Now, fiat money (money issued and backed by governments) is only worth anything because our government says it is, and because we agree that it has value. This forces us to trust the government to uphold the value of our money.
Bitcoin, on the other hand, requires you to trust no central entity, and it's digitally scarce. Bitcoin's supply is finite. Only 21 Million Bitcoin will ever exist, of which roughly 18 million are currently in circulation. Bitcoin's supply economics are programmed into the protocol, only controlled by code and math.
Unlike Bitcoin, which has a finite supply, fiat money (like US Dollars) can be created at-will by governments. When more and more US Dollars are created, the value of the hard-earned dollars you've saved up and all the assets you hold in your retirement account decreases— AKA inflation.
Governments creating more money = your money losing value over time.
Bitcoin, on the other hand, is deflationary. Its rate of supply decreases over time. This ensures that as a currency, Bitcoin can't undergo devaluation as a result of supply manipulation.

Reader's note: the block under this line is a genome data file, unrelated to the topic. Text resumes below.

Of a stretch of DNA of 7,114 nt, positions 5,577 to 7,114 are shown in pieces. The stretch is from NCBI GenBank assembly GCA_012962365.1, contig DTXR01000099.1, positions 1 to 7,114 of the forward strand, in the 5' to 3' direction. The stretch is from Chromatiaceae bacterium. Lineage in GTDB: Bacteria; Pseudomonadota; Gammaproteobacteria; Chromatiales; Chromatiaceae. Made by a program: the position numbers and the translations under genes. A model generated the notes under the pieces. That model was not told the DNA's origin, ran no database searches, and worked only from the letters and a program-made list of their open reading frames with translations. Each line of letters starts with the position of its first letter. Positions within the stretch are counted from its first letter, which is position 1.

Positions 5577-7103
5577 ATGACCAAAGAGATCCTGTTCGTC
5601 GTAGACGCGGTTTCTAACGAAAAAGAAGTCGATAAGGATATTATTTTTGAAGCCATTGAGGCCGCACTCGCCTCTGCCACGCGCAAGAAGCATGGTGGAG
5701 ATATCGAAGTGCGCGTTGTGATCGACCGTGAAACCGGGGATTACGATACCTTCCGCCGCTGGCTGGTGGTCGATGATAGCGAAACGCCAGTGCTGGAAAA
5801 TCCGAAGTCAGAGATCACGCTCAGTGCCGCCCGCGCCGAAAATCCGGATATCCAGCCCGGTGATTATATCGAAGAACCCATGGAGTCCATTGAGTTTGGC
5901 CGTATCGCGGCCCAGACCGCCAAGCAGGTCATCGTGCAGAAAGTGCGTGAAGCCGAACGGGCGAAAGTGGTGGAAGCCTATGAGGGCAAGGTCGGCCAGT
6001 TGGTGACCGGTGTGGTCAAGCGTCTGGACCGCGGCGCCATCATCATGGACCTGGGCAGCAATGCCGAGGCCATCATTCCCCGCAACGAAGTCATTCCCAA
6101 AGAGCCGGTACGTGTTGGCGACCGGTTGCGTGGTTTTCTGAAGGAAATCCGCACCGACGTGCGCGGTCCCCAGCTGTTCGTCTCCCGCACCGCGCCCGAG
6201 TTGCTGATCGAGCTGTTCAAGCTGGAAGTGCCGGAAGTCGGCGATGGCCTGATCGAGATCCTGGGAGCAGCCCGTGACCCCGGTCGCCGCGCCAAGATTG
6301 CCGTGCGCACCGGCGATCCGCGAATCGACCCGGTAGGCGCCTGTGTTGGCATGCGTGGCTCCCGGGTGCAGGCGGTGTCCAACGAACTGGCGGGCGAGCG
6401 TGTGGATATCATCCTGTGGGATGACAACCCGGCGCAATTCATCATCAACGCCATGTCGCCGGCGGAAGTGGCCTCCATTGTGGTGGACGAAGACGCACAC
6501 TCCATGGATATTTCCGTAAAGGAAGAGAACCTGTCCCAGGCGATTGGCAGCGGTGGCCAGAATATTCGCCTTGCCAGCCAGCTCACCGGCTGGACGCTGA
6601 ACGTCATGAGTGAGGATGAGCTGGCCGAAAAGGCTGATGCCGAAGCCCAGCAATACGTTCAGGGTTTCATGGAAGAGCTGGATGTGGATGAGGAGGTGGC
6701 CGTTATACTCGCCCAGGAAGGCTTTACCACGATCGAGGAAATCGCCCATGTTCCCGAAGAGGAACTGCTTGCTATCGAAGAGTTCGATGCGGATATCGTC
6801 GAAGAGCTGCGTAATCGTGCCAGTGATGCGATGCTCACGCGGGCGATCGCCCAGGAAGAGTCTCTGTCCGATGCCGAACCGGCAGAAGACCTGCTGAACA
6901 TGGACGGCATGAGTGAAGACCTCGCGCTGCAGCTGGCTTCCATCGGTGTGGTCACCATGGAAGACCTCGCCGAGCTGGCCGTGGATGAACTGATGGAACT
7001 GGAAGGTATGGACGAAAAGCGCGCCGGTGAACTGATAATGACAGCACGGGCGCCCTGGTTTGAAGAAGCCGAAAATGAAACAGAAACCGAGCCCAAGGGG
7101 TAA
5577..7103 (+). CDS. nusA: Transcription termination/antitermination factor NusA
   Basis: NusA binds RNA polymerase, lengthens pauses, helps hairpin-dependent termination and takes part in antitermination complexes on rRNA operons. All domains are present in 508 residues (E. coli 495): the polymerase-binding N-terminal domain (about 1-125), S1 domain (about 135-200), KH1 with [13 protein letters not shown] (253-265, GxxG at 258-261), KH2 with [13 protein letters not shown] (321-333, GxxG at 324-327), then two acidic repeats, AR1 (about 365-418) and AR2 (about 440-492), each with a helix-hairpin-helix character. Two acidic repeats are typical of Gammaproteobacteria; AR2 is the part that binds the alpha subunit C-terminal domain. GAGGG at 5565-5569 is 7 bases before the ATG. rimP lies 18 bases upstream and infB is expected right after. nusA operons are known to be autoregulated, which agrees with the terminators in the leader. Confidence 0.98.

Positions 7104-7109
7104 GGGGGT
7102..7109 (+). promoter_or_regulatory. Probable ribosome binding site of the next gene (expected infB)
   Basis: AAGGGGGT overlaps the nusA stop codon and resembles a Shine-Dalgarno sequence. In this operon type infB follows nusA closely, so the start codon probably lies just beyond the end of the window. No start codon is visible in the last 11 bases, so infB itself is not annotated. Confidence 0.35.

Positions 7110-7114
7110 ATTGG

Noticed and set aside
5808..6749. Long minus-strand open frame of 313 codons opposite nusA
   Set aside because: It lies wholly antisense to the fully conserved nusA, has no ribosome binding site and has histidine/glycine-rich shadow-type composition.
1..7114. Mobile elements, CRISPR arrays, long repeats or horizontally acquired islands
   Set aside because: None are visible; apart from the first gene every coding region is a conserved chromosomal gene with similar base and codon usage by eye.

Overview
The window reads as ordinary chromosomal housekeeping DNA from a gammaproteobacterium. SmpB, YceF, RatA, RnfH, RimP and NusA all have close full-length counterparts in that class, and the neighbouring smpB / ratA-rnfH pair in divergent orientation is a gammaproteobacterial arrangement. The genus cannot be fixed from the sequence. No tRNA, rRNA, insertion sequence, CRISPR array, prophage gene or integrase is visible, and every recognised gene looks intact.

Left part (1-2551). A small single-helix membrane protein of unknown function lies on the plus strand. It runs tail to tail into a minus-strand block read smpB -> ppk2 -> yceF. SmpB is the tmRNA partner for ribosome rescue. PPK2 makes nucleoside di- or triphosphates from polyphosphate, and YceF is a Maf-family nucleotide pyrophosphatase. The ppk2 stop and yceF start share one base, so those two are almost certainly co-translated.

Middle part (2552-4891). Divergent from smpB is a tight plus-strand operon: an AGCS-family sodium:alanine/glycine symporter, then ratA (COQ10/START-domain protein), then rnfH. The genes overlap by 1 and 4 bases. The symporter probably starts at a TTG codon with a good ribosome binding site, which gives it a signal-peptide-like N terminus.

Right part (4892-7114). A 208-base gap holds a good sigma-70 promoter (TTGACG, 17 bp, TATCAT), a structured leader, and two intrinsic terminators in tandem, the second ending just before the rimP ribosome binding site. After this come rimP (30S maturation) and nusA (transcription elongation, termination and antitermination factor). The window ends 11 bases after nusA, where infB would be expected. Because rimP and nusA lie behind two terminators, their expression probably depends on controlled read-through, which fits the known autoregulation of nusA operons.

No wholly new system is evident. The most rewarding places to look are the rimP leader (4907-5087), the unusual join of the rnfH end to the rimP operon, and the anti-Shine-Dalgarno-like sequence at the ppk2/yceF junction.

We've seen supply-driven currency devaluation dozens of times throughout history. From France in the early 1700s, Weimar Germany in the 1920s, Argentina in the '80s, Brazil, Zimbabwe, the list goes on. And it's still happening today. History may not repeat itself, but it often rhymes.
When governments control the supply of the money we use to keep track of value, we're trusting the political system to act in the best interest of the economy and protect our wealth. Pushing this system to its extremes has failed time and time again.
Bitcoin, a scarce asset existing outside of the financial system, provides the perfect insurance against the system's failure. Bitcoin can be seen as insurance due to its asymmetric risk-reward profile. In other words, a minuscule bet can pay off very big.
This is a characteristic of any kind of insurance— a small amount of insurance can make you whole. Whether its a phone, a car, or a home, you make relatively small insurance payments so that you are protected in a worst-case scenario. The small payments you make have a large payoff if that scenario comes true.